public static final Map constants = MapUtils.createHashMap(
"1", "First",
"2", "Second",
"3", "Third"
);


The fact that this hasn't been implemented in the JDK is likely a sign that it's not terribly important. I see no reason to change the language syntax for this use case.

arnaud
2006-06-05 06:50:14
Also you can use an inline constructor {{...}} :


class Example {
public final static Map constants = new HashMap() {
{
put("1", "First");
put("2", "Second");
put("3", "Third");
}
};
}

eu
2006-06-05 09:24:29
Man, if you need something like that use Groovy. In Java for a small stuff like that you should really consider to use enums instead and big collections should not be hardcoded in the Java code, is is simply unwise from the code size point of view.
Steve
2006-06-05 09:30:43
I think Java 6 or Java SE 6 is going to support collections quite nicely. What do you think?
Laurent
2006-06-06 01:59:01
Hi.


Regarding the given example with the HashMap declared as a constant I have one objection : this HashMap is not constant at all as you can modify its content.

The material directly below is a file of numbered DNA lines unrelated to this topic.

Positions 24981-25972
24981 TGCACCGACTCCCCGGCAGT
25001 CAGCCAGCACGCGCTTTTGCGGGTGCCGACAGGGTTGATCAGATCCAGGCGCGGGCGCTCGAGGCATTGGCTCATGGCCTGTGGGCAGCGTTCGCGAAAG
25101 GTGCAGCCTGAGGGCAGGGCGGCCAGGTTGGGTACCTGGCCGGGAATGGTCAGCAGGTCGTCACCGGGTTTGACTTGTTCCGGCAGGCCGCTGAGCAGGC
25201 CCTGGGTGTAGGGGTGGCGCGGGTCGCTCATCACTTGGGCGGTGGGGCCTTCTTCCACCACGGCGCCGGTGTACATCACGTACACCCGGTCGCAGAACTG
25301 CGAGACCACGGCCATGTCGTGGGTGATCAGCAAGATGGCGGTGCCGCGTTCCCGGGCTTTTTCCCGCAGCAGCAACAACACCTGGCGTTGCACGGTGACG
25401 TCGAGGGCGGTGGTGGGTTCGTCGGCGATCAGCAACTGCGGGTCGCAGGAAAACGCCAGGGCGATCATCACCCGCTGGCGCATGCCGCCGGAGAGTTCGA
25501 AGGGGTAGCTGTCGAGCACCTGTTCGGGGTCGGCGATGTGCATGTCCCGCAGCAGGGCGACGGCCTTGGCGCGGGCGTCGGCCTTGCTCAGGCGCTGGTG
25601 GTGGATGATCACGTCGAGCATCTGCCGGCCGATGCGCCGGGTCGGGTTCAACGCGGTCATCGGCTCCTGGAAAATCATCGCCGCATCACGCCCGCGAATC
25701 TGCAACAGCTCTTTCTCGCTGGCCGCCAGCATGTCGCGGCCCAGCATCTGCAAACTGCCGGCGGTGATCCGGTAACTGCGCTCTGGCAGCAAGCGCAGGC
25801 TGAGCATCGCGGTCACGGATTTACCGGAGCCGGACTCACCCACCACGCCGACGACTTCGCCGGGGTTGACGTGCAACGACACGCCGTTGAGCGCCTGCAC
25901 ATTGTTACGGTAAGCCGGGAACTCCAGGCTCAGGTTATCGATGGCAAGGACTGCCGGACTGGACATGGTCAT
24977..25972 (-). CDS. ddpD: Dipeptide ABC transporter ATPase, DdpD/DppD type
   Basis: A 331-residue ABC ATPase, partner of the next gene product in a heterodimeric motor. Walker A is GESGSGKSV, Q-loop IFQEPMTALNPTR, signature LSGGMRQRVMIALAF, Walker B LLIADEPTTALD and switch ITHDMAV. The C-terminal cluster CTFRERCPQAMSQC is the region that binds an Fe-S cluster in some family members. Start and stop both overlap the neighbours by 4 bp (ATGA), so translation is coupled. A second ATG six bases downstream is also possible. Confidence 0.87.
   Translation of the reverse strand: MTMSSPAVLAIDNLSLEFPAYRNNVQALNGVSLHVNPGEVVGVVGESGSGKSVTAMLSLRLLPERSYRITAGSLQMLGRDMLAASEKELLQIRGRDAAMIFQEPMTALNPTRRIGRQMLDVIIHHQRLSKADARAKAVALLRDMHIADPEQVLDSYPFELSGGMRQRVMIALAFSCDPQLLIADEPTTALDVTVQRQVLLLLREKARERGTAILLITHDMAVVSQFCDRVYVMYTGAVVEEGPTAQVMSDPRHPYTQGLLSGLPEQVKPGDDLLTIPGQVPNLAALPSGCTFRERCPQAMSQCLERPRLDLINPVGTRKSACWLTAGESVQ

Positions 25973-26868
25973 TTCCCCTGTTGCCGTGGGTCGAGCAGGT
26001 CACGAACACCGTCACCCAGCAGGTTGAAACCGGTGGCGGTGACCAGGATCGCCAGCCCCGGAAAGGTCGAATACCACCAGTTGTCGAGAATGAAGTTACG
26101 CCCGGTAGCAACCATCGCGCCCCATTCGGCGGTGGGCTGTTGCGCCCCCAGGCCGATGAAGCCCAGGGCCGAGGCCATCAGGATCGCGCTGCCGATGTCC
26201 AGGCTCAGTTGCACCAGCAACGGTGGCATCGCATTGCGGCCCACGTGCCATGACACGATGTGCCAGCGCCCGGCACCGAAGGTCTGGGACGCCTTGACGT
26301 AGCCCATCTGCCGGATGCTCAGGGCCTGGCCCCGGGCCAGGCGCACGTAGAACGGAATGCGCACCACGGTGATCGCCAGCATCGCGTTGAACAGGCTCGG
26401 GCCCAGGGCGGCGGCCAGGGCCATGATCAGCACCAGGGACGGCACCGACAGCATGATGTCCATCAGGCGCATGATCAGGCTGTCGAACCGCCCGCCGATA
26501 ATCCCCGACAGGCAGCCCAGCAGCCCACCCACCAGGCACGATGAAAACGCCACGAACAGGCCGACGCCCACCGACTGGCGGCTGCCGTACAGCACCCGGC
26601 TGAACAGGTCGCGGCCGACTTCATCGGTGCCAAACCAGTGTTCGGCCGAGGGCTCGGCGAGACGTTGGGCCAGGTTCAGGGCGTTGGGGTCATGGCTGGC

I prefer to use something like that when I need to have a constant collection :


public class Example {
public final static Map constants;
static {
Map tmpConstants = new HashMap();
tmpConstants.put("1", "First");
tmpConstants.put("2", "Second");
tmpConstants.put("3", "Third");
constants = Collections.unmodifiableMap(tmpConstants);
}
}


With the above initialization, nobody can modify the Map and so I consider this a as real constant.

Vaibhav
2006-06-06 03:43:00
Its better to define a block definition like


final {
// final consts
}


I guess the code should be more readable. Is their any issue with this declaration ?



Dejan Bosanac
2006-06-06 03:52:17